League Cup- 2 points

Value of English Trophy Success (2000-Present)


I know some of you will disagree with my scoring system, but I think it's as fair as possible. Looking back at some of the more obscure trophy winners, I'm confident that Portsmouth and Wigan Athletic fans would view their respective FA Cup wins as the stunning highlights in their modern history, especially as both teams have since endured relegations down the football league pyramid, although they are now recovering and on the up. 


Memories of a Football Fan



The moments I most treasure as a fan are those when I've been lucky enough to see my club winning high-pressure games and lifting a trophy. In years to come those memories will stick with me, whilst the trophy-less ones will be forgotten, regardless of whether or not they finished 3rd/4th in the Premier League. I recognise that most fans will never get either, and instead they will get satisfaction from other significant moments, promotion, a dramatic escape from relegation, or a cup upset perhaps. It could be that your team has one, glorious season that shines like a beacon, when the usual expectations were exceeded.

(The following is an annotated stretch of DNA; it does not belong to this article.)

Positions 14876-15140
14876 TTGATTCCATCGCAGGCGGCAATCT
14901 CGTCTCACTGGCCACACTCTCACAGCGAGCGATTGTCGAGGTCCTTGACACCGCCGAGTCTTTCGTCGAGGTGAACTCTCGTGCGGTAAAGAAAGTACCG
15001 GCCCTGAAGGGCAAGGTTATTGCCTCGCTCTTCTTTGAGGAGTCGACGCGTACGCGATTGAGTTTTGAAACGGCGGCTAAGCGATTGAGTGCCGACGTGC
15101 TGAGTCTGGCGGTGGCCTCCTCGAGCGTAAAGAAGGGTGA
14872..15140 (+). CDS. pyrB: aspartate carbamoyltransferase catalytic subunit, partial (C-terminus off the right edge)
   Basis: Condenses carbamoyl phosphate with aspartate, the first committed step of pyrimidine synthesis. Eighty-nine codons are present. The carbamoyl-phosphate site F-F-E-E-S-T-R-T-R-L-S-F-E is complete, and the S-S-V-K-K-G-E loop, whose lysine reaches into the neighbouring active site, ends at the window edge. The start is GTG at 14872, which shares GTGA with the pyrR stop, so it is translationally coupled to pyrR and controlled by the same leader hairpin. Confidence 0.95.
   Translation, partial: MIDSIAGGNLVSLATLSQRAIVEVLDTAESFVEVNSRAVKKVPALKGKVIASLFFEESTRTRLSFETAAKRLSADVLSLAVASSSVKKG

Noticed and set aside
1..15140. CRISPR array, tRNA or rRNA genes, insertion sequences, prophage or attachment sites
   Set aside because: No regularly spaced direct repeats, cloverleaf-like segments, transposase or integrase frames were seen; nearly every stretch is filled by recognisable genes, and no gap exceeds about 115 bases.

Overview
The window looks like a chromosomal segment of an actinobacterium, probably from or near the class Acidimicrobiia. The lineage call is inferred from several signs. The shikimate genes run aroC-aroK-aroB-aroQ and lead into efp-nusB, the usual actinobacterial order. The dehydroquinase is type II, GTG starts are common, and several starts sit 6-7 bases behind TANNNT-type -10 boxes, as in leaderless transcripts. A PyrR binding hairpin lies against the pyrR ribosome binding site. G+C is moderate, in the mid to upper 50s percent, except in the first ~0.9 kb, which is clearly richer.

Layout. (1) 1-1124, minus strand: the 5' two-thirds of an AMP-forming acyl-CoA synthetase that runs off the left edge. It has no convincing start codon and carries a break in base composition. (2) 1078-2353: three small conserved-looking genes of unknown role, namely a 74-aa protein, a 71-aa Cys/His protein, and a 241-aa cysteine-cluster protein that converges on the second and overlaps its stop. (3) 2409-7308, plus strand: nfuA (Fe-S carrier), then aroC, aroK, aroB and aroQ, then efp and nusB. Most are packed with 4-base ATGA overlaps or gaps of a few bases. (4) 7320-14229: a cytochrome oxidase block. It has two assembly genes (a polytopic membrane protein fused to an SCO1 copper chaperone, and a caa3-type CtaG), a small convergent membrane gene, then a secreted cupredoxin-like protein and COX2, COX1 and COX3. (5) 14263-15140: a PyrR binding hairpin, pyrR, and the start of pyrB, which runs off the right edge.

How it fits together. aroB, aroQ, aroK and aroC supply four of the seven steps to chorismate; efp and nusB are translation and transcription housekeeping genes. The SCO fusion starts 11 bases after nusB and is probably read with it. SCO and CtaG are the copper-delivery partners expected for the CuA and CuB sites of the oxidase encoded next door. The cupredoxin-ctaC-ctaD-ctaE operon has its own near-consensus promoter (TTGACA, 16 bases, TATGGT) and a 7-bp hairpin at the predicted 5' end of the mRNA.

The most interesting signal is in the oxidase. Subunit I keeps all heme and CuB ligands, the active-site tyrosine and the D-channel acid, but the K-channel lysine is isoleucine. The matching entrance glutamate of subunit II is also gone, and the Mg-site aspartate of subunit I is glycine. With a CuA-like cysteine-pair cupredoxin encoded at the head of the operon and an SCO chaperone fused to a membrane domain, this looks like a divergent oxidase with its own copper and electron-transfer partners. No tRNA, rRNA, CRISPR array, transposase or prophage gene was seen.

This is the beauty of football, millions of fans are devoted to their club and go through thick and thin in their unwavering loyalty, year after year, regardless of the pay-off. Don't get me wrong, football (and all sport) is primarily about winning, but it clearly means much, much more than that. Otherwise, how can you explain the reasons for people investing such an extent when their team is never likely to get anywhere near success. Perhaps it's because we love the game first, followed by the sense of belonging to something that brings so many strangers together with a shared sense of purpose. 

A large number of modern football clubs are huge businesses, with some operating on the stock market and many others attracting mind-boggling investment from far and wide. But before, and after, all of that, football is about communities. Ones that will never tire of analysing where it's all going wrong (or right), and who maintain a grassroots support that outlasts any chairman or chief executive. 

Finally, it's also about hope, however terrible your team may be, however pessimistic you are about their prospects, there are still those occasional moments when you start believing that things may be different this time. We romantically strive for a better tomorrow for our club, based within the context, expectations and aspirations that I've discussed. It is for these reasons that silverware is the ultimate barometer of success in football, the money comes and goes, but it's the glory of being the best that offers a tangible place in the record books and in our hearts.